About The Interview
This series features the responses to questions about arriving, adjusting and living in Canada. There is also a portion where participants share what they would like you to know. Except where edited for clarity, all responses are in the interviewee’s own words.
In this interview, K.H.D. speaks about her experiences moving to Canada at 13 years old, and her advice to other newcomer youth in similar situations.
What was it like when you first arrived?
I came to Canada at 13 years old around September to start my first year of high school. The weather was getting colder, and it felt like a huge transition to move countries at that age. I was going to a new school, and there was a lot to adjust to and learn about. I was starting high school, and it felt like there were so many changes happening in my life.
I remember feeling like I had to hurry to get adjusted to this new way of living, especially since my mother sold everything we had in Guyana to be able to afford plane tickets and make enough money to move here. I felt like my mom sacrificed so much to bring us here for these better opportunities. She sacrificed so much that I felt like I shouldn’t complain or make a big deal about all these new adjustments. It was a lot of pressure for a 13-going-on-14 year old girl to learn to adjust and try and be as successful as possible. I was the eldest daughter, and the last thing I wanted to do was add to my mothers plate. So I tried my best to set an example for my siblings, and be the best I could be.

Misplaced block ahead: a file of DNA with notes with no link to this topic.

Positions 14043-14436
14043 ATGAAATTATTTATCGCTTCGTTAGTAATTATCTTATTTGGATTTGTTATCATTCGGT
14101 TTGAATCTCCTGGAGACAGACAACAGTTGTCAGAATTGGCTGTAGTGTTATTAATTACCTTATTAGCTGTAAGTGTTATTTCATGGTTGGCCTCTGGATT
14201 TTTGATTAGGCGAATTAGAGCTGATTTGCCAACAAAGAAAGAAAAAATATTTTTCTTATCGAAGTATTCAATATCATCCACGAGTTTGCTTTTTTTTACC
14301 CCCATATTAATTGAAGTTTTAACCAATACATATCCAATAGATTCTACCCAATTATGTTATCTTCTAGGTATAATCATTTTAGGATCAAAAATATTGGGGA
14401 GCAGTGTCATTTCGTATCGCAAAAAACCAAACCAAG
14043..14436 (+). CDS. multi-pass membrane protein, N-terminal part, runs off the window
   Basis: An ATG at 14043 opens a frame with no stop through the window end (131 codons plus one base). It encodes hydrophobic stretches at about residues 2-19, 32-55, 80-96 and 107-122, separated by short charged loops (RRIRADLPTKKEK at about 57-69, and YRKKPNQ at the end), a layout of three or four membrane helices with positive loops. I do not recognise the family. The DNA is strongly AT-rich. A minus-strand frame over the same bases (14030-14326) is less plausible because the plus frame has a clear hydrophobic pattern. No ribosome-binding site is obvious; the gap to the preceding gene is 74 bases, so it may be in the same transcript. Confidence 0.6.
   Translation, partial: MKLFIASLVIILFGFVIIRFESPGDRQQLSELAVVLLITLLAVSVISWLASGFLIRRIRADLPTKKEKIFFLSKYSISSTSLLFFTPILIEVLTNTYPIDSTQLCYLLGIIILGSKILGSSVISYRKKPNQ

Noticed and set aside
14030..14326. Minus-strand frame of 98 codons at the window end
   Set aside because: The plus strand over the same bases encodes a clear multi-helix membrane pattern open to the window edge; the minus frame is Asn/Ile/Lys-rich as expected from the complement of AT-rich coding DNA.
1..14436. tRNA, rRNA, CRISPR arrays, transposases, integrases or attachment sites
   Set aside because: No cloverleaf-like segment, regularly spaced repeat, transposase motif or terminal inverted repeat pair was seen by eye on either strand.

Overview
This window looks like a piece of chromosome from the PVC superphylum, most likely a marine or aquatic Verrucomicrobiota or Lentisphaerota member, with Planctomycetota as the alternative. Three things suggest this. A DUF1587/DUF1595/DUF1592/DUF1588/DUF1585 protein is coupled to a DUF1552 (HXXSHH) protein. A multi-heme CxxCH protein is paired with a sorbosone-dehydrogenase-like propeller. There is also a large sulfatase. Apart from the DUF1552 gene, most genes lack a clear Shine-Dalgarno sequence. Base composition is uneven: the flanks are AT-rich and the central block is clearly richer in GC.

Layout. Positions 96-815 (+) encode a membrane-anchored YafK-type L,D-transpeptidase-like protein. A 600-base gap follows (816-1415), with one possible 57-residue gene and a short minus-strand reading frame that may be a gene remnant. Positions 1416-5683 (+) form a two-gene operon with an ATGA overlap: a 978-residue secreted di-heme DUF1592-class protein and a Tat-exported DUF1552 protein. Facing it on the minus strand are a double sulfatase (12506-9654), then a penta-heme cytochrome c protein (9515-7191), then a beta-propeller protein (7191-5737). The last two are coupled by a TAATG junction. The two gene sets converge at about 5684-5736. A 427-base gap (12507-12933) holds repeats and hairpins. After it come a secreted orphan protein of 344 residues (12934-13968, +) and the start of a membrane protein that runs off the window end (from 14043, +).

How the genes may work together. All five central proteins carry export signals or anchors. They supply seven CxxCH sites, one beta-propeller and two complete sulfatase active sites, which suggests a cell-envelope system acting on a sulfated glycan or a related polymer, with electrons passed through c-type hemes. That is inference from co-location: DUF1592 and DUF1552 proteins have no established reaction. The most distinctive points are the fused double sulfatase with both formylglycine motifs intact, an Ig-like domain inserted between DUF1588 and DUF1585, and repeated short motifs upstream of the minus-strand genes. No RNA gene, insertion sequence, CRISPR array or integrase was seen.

What are some experiences that you remember that made you feel welcome like where have you found community (online activities, school, etc.)?
I felt most welcome within my family unit, we moved to Canada along with most of my extended family – and my mother is one of eight siblings. We were the sixth in her family to move to Canada, so I had my cousins, aunts, uncles, and grandparents to turn to for support.
Family is where I really felt a sense of belonging, because reuniting with my family meant that I could finally connect with and be a part of this family we had only ever heard about through family visits or letters or postcards and phone calls. My family taught me all the ins and outs, and shared where to shop, where was safe to go or not to go. They kind of gave me the lowdown – so to speak.
Now I didn't have any cousins that were my age because again, I was the eldest. So, I didn’t have anyone in my family that was a teenager to talk to me about teenager stuff. So I kind of picked up bits and pieces from adult conversations and tried to see if I could make that fit into my life. I didn’t really find a true sense of community in school at the time. It took me a few years to really build that social network. So, in the beginning it was the family I spent time with.